Although ISIS continues to be a threat in parts of western Anbar, most notably Rawa and al-Qa’im, the areas of Iraq that have been liberated from the militant group are already seeing reconstruction efforts bearing fruit. Fallujah is one of these areas and since its liberation in June 2016, the city has made significant changes in numerous fields related to education, infrastructure, and electricity.
Fallujah lies 65 km west of Baghdad and had a pre-conflict population of more than 300,000 residents. Being the first Iraqi city to fall to ISIS in January 2014, its liberation last year was referred to as the June victory, marking a major step toward unifying Iraq as stated by Iraqi Prime Minister Haider al-Abadi.
During Fallujah’s occupation, ISIS militants took over many public facilities such as schools, hospitals and government buildings. Liberating these facilities from the militants often came with heavy collateral damage. Moreover, ISIS militants themselves had been known to loot or destroy infrastructure as part of their scorched earth campaign. As a result, many liberated areas lack basic infrastructure and services.
ISIS intended to keep some of the schools open in order to spread its ideology among the fragile minds of the kids residing in Fallujah. Hatred, sectarianism, killing and war was all what was promoted under the ISIS curriculum in these schools. Cubs of the Caliphate was the term referred to the children who attended these schools. They were trained in an ISIS-approved religious curriculum, maintaining and firing guns, using explosive suicide belts, martial arts and other matters of warfare. Those who failed or tried to escape were punished severely with beatings and threatened with worse.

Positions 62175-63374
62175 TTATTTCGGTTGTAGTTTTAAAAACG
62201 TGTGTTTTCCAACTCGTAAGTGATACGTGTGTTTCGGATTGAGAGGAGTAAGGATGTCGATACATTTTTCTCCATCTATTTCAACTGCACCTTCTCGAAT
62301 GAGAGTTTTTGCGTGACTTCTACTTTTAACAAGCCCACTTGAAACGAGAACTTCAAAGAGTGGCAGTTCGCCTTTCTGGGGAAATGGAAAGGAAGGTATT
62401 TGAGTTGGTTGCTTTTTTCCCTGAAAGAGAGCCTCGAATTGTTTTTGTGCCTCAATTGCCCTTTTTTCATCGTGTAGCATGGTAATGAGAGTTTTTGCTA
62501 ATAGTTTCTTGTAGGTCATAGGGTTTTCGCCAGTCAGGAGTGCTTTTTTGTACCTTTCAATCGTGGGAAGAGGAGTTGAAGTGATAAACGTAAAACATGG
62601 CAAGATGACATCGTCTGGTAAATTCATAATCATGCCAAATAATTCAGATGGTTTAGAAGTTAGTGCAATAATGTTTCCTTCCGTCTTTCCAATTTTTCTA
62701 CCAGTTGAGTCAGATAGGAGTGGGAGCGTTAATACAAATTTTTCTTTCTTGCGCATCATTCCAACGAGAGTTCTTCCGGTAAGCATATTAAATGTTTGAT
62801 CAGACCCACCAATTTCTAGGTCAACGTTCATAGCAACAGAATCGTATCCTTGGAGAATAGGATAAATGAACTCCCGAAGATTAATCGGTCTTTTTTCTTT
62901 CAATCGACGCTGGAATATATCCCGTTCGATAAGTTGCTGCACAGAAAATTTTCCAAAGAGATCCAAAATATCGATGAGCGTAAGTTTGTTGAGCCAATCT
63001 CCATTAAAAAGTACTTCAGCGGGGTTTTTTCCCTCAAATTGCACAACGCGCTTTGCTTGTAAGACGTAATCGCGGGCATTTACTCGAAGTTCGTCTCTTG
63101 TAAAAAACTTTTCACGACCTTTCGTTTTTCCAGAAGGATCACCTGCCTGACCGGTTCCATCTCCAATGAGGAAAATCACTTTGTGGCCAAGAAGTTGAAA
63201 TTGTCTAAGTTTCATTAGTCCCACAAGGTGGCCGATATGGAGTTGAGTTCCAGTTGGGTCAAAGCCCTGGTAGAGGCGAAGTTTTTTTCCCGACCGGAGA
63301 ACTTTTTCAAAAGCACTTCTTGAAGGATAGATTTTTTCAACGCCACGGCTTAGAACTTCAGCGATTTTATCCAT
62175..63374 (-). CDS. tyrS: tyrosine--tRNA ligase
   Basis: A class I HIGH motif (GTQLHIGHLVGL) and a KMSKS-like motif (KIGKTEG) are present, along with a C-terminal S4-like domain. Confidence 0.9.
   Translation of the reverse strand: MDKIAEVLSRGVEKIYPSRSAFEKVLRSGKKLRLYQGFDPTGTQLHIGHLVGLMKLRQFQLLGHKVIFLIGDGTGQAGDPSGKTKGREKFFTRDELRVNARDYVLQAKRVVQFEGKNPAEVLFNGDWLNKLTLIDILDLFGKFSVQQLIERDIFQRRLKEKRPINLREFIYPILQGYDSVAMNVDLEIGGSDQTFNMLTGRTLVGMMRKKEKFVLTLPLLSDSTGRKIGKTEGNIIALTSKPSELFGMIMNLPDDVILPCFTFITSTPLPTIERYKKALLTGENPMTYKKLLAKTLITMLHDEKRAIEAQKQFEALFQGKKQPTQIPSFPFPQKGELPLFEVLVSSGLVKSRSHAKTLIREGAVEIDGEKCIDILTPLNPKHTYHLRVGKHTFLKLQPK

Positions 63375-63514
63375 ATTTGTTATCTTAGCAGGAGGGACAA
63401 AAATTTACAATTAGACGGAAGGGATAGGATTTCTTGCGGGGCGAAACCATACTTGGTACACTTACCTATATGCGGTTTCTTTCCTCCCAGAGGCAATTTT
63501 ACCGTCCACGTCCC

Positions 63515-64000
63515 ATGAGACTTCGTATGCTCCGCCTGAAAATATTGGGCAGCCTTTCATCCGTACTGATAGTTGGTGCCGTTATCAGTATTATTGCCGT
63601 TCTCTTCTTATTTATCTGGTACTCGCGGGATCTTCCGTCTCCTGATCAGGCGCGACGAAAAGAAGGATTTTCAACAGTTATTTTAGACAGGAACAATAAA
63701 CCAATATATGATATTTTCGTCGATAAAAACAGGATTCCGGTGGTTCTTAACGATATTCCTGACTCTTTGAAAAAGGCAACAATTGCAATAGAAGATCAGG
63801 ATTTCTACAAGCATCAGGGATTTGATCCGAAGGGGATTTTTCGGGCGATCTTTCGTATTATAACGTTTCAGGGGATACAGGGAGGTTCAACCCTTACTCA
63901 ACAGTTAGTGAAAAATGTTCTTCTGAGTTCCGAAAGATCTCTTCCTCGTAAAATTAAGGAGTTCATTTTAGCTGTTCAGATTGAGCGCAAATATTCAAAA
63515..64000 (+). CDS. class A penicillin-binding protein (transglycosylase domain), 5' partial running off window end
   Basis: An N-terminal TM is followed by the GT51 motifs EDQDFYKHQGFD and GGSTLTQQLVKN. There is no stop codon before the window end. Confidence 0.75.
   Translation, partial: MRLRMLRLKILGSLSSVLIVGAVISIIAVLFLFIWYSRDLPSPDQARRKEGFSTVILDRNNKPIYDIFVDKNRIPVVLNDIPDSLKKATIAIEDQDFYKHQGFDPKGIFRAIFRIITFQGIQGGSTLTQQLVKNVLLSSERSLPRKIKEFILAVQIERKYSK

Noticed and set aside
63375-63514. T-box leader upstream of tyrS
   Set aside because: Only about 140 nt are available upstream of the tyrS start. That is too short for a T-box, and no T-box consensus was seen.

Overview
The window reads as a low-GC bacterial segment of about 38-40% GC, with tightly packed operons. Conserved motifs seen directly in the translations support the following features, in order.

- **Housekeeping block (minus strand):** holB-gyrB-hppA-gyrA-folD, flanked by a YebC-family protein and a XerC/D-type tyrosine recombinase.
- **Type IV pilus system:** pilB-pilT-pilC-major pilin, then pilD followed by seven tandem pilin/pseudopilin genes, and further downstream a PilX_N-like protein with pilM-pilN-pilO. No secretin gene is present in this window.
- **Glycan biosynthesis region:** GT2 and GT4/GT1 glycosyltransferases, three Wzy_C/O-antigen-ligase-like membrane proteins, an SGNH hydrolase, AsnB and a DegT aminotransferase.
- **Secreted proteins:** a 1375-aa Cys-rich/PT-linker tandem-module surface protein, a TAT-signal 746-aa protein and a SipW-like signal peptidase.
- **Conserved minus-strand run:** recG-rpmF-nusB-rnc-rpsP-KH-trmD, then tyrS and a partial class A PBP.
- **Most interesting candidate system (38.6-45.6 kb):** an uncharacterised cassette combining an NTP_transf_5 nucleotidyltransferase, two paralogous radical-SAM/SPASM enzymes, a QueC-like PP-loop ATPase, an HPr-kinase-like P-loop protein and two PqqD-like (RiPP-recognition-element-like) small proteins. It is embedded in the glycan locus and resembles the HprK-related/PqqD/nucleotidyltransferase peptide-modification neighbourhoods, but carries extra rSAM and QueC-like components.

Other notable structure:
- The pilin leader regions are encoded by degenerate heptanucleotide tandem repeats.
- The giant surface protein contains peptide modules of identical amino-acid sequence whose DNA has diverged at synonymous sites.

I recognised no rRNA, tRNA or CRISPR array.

Meanwhile, dozens of schools have been reopened in Fallujah and reforming the curriculum has been given priority. The reforms incorporate a new way of teaching, which is considerate to the post-war psychological situation of the students. Classes incorporating the promotion of peace and learning foreign languages are included in the curriculum.
Education reform indicates the strong will of the Iraqis to restore stability and achieve prosperity via investing in their youngest minds.